Thursday, October 31, 2013

The Rot In Toronto Goes Deeper Than Ford

There is a temptation to view Ford as a mere aberration, a statistical anomaly of no greater significance. This is a mistake.  It is true Ford's drug problems are quite exceptional for major politicians, but this is far from the whole story of what makes him an outright awful Mayor.  For comparison, Doug Ford supposedly doesn't drink and is even a vegetarian but he's still a vicious and mendacious operator Toronto would be well rid of, and Ontario had best avoid.  A clean Rob Ford would still be an awful Mayor unworthy of a second term.  Ford's rampant dishonesty on a myriad of subjects should be enough to want the man replaced.  Now today's news makes that event as near a certainty as you get in electoral politics, but let's talk about the deeper systemic problems in Toronto's political system that Ford has exposed:
  • No regular means of Mayoral & administration accountability to the public, the media (our proxies in the halls of power) or even to council itself.  Ford never has to address questions from anyone if he doesn't want to. City Council needs something like "Question Period" where "opposition" Councillors would at least have some chance to put questions to the Mayor and his team. This is a huge part of how Ford is able to just create his own reality, because he almost never has to face it colliding with the actual one (when it does, it is a sight to behold).
  • Weak election regulations, particularly on campaigning outside the defined election period.  This year's Ford Fests are nothing but campaign rallies. Ford and his brother campaign weekly on a radio show they host and use to smear & attack opponents and "address" media questions as they see fit, but without any opportunity for rebuttal or follow up.  They take callers (screened in some way) but have full control rather than a nominally impartial host.  He uses official city numbers as the caller ID for political robocalls.  He threw himself into campaigning "for" Doug Holyday in a provincial by-election.  Sure, Ford spends his own money for all these very campaign like things, but that he's a wealthy man with money to burn on such events is all the more reason to strengthen these rules.
  • No means to remove him short of outright criminal conviction.  Impeachment rules are dangerous and must strike a delicate balance lest they be abused for partisan or ideological persecution, but Ford's disreputable actions make regular business in Council wellnigh impossible.  Impeachment is always a political question, but some form of outlet and possibility of it would do something to keep a future Mayor of his inclinations in some kind of check. At the Provincial and Federal level, the government leaders can always be removed by their own party caucuses or by losing a confidence vote in the legislature.  Ford faces neither. 
  • No automatic enforcement of the City's ethics codes and other regulations of politicians.  Ford's conflict of interest troubles required an ordinary citizen to take the matter to court.  The propriety of his radio show & the Ainslie robocalls could only be reviewed if someone makes formal complaints to the Integrity Commissioner (or bodies like the CBSC/CRTC).  Laws need enforcement that doesn't rely on brave and motivated citizens making a legal stink.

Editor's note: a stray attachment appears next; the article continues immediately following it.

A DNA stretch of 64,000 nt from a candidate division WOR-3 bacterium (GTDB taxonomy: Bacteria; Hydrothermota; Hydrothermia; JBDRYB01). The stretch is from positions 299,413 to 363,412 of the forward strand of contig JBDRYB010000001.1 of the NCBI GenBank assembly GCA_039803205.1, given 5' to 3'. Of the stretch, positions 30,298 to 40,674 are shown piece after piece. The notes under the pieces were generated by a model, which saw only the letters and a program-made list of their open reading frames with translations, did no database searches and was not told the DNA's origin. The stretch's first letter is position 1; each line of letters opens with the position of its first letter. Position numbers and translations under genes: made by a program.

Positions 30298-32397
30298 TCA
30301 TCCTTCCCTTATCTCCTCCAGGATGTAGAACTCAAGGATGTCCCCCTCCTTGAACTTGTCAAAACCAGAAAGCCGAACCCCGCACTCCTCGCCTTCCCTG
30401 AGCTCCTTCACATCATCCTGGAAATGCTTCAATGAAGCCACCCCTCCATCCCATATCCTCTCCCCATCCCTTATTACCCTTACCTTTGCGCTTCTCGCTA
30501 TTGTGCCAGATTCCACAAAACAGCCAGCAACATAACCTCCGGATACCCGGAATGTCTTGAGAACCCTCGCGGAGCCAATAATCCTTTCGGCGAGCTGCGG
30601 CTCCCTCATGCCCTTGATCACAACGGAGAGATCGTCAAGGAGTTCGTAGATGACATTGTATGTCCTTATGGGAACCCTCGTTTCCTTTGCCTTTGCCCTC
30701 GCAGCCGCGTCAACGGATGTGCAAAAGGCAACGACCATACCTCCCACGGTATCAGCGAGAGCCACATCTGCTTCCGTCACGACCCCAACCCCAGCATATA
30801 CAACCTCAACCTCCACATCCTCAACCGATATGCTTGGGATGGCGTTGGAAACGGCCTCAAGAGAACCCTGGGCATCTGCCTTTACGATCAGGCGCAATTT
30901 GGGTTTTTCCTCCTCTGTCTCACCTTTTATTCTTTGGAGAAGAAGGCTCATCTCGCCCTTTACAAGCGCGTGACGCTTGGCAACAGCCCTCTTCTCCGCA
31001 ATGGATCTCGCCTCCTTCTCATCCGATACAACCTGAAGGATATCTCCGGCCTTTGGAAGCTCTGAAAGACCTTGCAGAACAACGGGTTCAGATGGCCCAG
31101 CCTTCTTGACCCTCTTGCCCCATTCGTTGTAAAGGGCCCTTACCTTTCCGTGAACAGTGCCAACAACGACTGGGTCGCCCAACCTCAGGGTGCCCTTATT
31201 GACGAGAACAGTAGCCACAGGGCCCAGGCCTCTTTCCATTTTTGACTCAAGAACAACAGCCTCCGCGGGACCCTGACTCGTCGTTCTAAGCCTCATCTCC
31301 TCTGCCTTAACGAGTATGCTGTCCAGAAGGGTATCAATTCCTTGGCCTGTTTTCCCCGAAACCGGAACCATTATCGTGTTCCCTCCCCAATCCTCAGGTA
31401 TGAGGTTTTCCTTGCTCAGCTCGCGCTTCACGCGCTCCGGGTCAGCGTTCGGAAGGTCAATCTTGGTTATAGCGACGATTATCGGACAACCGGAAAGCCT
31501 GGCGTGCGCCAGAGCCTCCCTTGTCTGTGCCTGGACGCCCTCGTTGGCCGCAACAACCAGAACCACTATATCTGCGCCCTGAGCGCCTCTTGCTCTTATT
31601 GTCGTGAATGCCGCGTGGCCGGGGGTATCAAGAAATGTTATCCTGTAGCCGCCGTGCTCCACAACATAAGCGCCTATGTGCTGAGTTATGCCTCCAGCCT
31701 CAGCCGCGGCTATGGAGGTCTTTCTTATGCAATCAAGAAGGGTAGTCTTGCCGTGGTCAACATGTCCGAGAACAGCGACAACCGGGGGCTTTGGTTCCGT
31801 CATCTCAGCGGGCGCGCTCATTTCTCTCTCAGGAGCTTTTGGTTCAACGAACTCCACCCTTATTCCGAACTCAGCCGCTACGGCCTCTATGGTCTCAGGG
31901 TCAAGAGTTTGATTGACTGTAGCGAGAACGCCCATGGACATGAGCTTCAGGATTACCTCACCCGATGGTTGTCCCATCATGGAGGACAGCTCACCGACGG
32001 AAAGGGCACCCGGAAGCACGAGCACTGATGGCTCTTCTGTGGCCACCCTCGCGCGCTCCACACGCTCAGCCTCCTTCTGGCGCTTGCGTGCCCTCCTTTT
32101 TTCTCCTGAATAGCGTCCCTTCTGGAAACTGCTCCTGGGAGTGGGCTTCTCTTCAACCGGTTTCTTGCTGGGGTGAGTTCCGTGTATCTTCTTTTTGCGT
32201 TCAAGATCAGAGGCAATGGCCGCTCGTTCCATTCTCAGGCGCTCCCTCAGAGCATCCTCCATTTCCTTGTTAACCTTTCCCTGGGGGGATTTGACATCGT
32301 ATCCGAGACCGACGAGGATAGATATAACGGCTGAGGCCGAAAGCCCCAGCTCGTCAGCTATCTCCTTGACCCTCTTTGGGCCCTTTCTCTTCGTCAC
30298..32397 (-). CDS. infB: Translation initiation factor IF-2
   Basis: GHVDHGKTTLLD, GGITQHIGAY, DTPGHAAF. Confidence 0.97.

• Ford's "cancellation" of Transit city: I don't know how to fix this, but it was a clear abuse of his authority as Mayor.  Transit City was ratified by City Council.  The Mayor alone should not be able to cancel acts of Council.  
  • Weak consequences for most ethical violations.  Items like using city letterhead to write letters of reference for friends are violations but even if someone braves the Ford Nation ragestorm, the most the offending politican faces is non-consequences like a "reprimand." 
  • Weak formal mechanisms of transparency.  The media have to file FOI requests to get even partial versions of Ford's schedules. He shows up at noon most days and leaves at 3.  He claims to be working away from City Hall.  Who knows what he's doing?  Other reports have a major city property developer giving two councillors on Ford's executive committee accepting sub-market rents for prime apartments. What happens with this? Why does it take a media investigation to uncover this?
  • Weak financial controls.  Ford makes a lot of hay paying his own way for official work expenses.  Everything from office supplies to business travel.  Not all politicians are personally wealthy.  Should those that are be able to buy positive press this way?  Doug Ford supposedly doesn't even take his salary.  Ford overspent significantly on his Mayoral campaign, nothing at all was done about this.
I'm really only a latecomer to the Mayor's sad saga and I suspect there's much more that could be said about this.  My main point is that we should view the Ford Mayoralty as an impetus to reform our municipal system and ensure the bar of behaviour is raised, along with the system's ability to respond.  We are damn fortunate to have a weak mayor system, because even this not particularly great council did block many of Ford's most egregious policy ideas.  If he hangs on to run a mayoral campaign, I suspect we will have many new items for this list.  He openly promised a "bloodbath" and his brother, a "dirty" campaign.  These are not people who obey the spirit of the law, or even the letter when they feel they'll get away with it.  The city's rules and enforcement were apparently not made for such, and need to catch up.  The next administration at this level of prevarication & malign indifference to the greater good may well be competent at what they do.

If this really is the end of Ford, Toronto got lucky to escape as lightly as we did.  It could have been a lot worse.

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